Sew Liberated Child’s Apron

My son is starting Kindergarden on Tuesday. He has not been to school for longer than an hour, so I’m hoping he can hang for 7 hours a day. But he’s super excited about it, and that’s what counts. I’m a little sad about it, but it’s not about me, so I turned to a little sewing to fix that. :-)

The supply list for school included an art smock, apron, or old shirt to cover up clothes when painting. When my husband heard that I was planning on making art aprons for the kids (because my daughter needed one too), he said what the heck and that boys don’t wear art aprons, they wear old shirts. What the?!? The kids had already chosen their fabric, so I plowed ahead.

I used the Montessori Child’s Apron by Sew Liberated, which is a free pdf pattern. This pattern is appropriate for children ages 3-6.

Fabric - Joann’s had their character fabric on sale this week, so the kids chose Hello Kitty and Spiderman…big surprise there! I actually like the new Hello Kitty fabric that they had there a whole lot, it’s super cute. The pattern calls for 1/2 yard of fabric. I altered the pattern to include front pockets, so if you’re going to do that, you might want to get slightly more fabric, especially if you’re fussy cutting like I did. Besides the fabric, you’ll need 2″ of velcro and 15-1/4″ of elastic (3/4″).

Pattern Pieces - There is only one pattern piece, and there is no taping needed! It is helpful to trace the pattern piece onto newsprint, since you will need to lengthen the bottom by 9″. I used Pellon Tru-Grid, which made it extremely easy for me to add the extra 9″ at the bottom.

Illustrations/Instructions - There is an illustration for just about every step, and the instructions are very detailed. I looked at apron patterns for awhile before I decided on this one. I chose this pattern because I liked the elastic strap around the next, which would make it very easy to put on, yet still maintaining a snug fit. Since neither of my kids can tie a knot yet, I appreciate the fact that this apron closes via velcro; will make it easy for them to put on themselves.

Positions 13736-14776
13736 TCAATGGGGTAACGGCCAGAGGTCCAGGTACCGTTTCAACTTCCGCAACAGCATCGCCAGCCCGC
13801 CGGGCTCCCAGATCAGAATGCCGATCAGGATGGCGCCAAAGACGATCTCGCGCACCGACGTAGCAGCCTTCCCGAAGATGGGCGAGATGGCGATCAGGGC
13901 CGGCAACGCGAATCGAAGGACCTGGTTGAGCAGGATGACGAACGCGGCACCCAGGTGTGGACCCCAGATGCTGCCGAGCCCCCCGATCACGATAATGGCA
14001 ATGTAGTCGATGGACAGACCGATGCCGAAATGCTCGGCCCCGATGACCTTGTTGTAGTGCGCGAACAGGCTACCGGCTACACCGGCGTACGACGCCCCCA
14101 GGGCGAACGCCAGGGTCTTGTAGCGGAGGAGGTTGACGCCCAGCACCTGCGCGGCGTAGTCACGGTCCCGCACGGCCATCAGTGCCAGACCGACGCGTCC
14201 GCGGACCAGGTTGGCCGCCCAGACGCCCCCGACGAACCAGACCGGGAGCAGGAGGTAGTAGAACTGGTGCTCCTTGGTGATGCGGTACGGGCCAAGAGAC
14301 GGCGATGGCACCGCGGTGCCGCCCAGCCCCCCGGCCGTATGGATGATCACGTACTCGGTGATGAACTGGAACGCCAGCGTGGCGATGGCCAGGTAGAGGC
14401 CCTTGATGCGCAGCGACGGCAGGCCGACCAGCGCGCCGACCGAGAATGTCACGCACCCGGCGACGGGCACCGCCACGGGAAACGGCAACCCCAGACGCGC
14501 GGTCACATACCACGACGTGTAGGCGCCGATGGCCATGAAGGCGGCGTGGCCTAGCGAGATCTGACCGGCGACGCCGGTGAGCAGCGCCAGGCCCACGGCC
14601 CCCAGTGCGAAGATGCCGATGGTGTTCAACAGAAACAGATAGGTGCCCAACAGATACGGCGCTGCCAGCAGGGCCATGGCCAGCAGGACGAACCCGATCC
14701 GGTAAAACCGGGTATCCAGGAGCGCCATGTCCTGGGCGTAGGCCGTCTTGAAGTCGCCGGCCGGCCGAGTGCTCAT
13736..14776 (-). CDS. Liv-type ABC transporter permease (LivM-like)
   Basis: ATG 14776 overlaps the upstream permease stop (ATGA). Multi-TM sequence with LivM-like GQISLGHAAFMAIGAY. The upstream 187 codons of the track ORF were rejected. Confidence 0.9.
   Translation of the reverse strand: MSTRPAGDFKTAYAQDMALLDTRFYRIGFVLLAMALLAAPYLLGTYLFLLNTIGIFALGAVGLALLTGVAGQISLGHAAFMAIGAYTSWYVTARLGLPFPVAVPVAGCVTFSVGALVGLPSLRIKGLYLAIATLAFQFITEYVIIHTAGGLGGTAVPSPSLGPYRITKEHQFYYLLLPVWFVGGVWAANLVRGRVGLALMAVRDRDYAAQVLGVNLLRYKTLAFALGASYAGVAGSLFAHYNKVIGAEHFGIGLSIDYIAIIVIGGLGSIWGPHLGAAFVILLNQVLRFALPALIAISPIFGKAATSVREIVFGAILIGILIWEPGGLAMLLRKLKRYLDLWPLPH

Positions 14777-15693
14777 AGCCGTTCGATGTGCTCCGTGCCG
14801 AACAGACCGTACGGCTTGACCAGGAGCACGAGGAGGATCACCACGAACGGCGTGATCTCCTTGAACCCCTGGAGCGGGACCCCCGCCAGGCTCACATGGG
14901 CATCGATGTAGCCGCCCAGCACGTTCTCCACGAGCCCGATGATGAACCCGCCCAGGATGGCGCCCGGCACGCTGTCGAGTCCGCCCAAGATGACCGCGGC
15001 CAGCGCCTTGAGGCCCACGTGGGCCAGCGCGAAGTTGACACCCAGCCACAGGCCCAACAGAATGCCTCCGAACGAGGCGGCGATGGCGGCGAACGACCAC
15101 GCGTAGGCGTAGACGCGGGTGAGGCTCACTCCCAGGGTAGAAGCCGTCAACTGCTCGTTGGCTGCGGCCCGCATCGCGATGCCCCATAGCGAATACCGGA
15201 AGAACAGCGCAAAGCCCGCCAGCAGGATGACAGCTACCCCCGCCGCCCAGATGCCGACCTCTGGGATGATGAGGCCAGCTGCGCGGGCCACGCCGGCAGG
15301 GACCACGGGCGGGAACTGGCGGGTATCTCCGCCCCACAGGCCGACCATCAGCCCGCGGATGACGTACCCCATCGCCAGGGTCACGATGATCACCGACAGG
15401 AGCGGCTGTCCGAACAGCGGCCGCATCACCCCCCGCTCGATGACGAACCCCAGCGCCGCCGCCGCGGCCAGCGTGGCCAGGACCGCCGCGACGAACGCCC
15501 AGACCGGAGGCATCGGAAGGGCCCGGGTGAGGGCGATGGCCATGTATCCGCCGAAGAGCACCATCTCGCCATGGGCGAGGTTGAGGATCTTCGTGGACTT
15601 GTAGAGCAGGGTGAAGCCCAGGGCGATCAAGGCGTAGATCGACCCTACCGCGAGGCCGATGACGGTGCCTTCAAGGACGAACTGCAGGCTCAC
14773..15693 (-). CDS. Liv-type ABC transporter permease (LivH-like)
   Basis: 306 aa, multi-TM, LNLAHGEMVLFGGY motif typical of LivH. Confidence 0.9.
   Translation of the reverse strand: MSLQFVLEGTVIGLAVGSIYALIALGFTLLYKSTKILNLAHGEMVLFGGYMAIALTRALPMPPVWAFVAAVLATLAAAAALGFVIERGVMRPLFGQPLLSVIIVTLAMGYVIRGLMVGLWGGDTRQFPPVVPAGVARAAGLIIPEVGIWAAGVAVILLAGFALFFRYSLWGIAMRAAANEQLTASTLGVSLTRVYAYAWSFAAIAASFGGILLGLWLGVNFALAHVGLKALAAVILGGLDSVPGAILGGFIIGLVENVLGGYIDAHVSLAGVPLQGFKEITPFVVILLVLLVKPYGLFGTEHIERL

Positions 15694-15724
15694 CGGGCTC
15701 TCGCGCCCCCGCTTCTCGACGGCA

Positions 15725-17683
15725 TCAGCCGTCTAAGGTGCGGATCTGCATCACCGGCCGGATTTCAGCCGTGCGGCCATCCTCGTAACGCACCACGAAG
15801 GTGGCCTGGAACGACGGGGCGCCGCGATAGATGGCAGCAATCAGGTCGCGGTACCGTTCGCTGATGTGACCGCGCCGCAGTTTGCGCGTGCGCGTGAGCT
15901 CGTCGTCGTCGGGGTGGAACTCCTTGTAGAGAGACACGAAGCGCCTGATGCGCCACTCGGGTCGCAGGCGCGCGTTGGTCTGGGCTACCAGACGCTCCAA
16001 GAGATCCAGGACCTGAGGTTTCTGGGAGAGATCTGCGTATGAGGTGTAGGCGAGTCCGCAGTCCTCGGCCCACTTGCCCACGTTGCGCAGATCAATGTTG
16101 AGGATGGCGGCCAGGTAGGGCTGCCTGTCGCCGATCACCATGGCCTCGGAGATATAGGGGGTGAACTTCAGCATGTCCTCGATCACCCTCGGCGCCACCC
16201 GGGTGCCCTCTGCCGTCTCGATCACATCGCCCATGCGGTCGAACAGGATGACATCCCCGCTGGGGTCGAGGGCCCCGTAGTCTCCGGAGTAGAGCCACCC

As I mentioned already, I just added the front pocket with dividers – I made two 3″ dividers in the pocket and many 1″ ones. I thought it would be kind of cool to have space for larger things and also for individual markers or brushes. Adding the pocket was really easy.

Conclusion - This was a great project. If you’re a beginner, you’d definitely be able to complete this, and it’s a nice introduction to inserting elastic and sewing on velcro. Plus it’s harder finding cool things to sew for little boys, so my son definitely appreciated having something handmade just for him.

Seriously…please tell me all the boys in my son’s class are not going to want this apron! Tell my husband he can suck on that t-shirt idea, heehee.

15 thoughts on “Sew Liberated Child’s Apron

  1. I love that pattern – I made one for my g-nephew’s 4th birthday this year – I used the royal blue rocket fabric from Joanns :) Your models are adorable, and look very happy with their new art smocks!

    I’ve been making messenger bags to donate to a local counselling centre – I made several boy ones, which my husband and sons pronounced to be … PURSES. Yep – they keep calling ‘em purses, so I’ve been trying to “man them up” with manly embellishments – I’m looking for boogers ‘n toots fabrics, but so far – no luck!! ;)

  2. My DD wore old shirts – but that was before I returned to sewing! It might be different if she was as young and adorable as your two in their very smart aprons.

  3. I love this pattern! I made my daughter one and then have given it as birthday gifts. It was also great for the preschool’s silent auction. Your kids look very happy with their art smocks!

  4. Your son’s art apron looks totally BOY Friendly. It doesn’t look feminine at all. And by the way, all the male professional artists I have taken classes with used an apron! So he is in good company!

  5. Thanks for posting this review. Because of your post I just made one using this pattern. It was such a good, well documented and EASY pattern. Thanks – and YES, your kids look great in their aprons and I think every boy in his class will want one!

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